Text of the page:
I serve an international organization that has been a bridge across borders, across oceans and across ethnic, racial, cultural, and religious identities for nearly fifty years. Since the death of George Floyd, we ask, “have we done enough to address diversity, equity and inclusion?” Maybe not, but we also look at what we have done, what works and what we can do more of. Often, the first steps in overcoming distance, prejudice, or tension are achieved by building familiarity and understanding. We do that by engaging more—in our work, in our education, and in our home—with that which is different from us.
The World Council of Credit Unions continues to build lasting bonds across borders and across cultures. One of the ways we build a more diverse and inclusive culture is by building bonds through exchanges and shared experience: ‘una viventem’—living and working together.
The World Council has been involved in international inclusive initiatives since its founding in 1971. Its project work has provided technical assistance and training for credit unions in more than 90 countries. Credit unions and credit union systems today exist in 118 countries, many of them begun by the World Council.
Inclusion of Diaspora
In 1971, the Texas Credit Union League was the first U.S. league to support a World Council program in Mexico—which strived to build a credit union system there and make it self-sustaining. During the first two decades of this century, both the Texas and California leagues partnered with the World Council again to take the Mexican credit union system to a new level, and to bring back to U.S. credit unions advice and support on how to better attract and serve the growing Hispanic market.
After Hurricane Maria hit Puerto Rico in 2017, Massachusetts’ credit unions partnered with World Council and Inclusiv to support Puerto Rican credit unions recovering from the hurricane and again to bring home advice on how best to serve the Puerto Rican diaspora in their mainland home communities.
Helping Credit Unions Reach the Underserved
During the 1990s, the World Council developed its model credit union building approach, which emphasized sound institutional framework and savings-driven growth. The program accelerated credit union growth and outreach in Latin America and went on to be used to establish and strengthen credit unions in Africa, Asia and Europe. The first and second decade of the millennium saw a constant exchange of volunteers, trainees and best practices across oceans, from Latin America and the US to Africa. The model credit union program was about building resilience in credit unions. And once again in the post COVID-19 world, we find African and European credit unions dusting off their MCUB guidelines to weather the crisis.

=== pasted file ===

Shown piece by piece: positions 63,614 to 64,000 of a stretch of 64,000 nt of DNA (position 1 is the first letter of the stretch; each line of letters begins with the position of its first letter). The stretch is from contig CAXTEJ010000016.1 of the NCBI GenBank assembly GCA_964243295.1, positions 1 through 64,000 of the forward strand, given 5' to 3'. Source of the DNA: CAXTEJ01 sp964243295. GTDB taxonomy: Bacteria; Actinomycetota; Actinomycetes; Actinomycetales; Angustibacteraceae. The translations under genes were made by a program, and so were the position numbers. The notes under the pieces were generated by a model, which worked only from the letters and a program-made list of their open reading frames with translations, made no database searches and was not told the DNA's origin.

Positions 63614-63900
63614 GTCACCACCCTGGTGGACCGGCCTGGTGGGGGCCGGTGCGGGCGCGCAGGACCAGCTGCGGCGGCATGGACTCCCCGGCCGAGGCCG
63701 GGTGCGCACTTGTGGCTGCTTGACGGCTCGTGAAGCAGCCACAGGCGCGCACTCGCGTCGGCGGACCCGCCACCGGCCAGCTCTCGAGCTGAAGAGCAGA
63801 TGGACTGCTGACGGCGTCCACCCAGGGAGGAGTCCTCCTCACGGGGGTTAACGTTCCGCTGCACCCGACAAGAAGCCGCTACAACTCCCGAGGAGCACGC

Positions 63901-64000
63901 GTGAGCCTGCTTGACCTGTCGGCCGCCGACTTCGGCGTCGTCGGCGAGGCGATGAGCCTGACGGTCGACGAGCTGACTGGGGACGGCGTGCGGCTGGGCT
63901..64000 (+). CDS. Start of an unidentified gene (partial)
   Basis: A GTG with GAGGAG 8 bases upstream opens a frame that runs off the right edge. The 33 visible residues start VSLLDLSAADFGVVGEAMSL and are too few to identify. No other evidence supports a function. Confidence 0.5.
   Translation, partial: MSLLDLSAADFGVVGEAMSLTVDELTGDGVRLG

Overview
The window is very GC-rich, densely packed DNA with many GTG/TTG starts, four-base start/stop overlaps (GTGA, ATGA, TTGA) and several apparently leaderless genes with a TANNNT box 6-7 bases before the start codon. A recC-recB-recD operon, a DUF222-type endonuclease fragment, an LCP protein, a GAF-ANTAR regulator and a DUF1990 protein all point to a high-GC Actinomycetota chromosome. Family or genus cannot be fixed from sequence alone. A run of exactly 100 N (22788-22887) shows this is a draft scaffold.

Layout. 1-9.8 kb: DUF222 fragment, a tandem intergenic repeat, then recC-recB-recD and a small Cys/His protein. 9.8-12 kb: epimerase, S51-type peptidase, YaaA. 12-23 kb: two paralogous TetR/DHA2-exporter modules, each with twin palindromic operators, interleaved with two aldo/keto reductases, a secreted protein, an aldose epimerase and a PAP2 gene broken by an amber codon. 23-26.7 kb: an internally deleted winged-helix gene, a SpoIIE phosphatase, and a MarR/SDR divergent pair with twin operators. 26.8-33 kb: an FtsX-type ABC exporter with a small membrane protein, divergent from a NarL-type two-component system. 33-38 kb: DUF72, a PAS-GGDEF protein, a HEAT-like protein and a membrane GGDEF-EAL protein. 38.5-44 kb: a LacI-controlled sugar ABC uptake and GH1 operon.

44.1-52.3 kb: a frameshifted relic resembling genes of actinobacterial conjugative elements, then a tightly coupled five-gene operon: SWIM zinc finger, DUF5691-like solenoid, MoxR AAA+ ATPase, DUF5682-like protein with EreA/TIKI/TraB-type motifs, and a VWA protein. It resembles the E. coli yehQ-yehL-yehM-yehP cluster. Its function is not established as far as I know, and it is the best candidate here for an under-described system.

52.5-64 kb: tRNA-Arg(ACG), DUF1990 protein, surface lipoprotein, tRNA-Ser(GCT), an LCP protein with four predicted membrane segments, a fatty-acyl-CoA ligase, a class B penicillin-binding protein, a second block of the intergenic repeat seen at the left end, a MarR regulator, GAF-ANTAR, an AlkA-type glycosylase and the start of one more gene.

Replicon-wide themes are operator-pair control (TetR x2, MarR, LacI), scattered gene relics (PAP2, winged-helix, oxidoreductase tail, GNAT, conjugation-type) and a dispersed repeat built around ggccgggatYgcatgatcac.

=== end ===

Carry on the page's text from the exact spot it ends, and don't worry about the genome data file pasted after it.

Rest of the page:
International programs have always been about taking service to the underserved. On the foundation of sound financial management and policies, credit unions have been able to address those left out or injured by prejudice or racism around the world. At the end of apartheid, African American volunteers from Louisiana worked with credit unions in South Africa to extend services into the townships. Credit unions in Maine trained credit unions from Rwanda as they reestablished services to Tutsis and began mending Rwandan society back together. Credit unions in California adapted methodologies developed for Mexican credit unions to provide services to agricultural field laborers.
Today, Minnesota credit unions support the World Council in establishing credit union services for immigrants in Turks and Caicos, while Peruvian and Ecuadorian credit unions work with the World Council to extend services to refugees fleeing from Venezuela.
Engagement programs have mobilized volunteers to help credit unions serve those at the bottom of the pyramid: youths with no future in Guatemala, immigrants in Colombia, orphans in Kenya, and abused girls in Kurdistan.
Today’s mobile technology allows credit unions to take services more deeply into remote areas to the poorest, to the most marginalized indigenous populations, to women and to young people where they live and work. U.S. credit union volunteers who have participated in many of these programs across the globe have not only contributed to them, but have also come back with insights and commitment on how to engage the most vulnerable members in disadvantaged communities by going directly to them with services.
Championing Gender Equality
In the 1980s, the World Council noted that credit union membership fell short of reaching many women. It worked with credit unions across the globe to develop products and delivery strategies that responded to the market and mobility challenges women faced in many cultures. Female membership reached parity with male membership, but we observed still few women in senior membership or in the boardroom.
Led by women credit union professionals, the Global Women’s Leadership Network (GWLN) was established in 2009 to tackle our industry’s gender gap by providing a peer network with professional development, coaching and networking support for women in credit unions. Today, GWLN has 120 sister societies in 27 countries around the world, dedicated to helping women take leadership positions in the credit union system.
It provides the opportunity not only to access and develop women’s leadership in the credit unions systems but, as in many countries around the world, also to empower female entrepreneurship in the communities they serve.
In these tumultuous times, many of us ask: “have we done enough?” and “can we do more?” to address diversity, equity and inclusion. We invite you or your colleagues to join us virtually or in person, when safe, for volunteer engagement, or participation in GWLN or World Council Young Credit Union Professionals’ (WYCUP) events. There remains much to do to enhance DEI worldwide. Credit union people are cooperators; we work together to continue building bridges.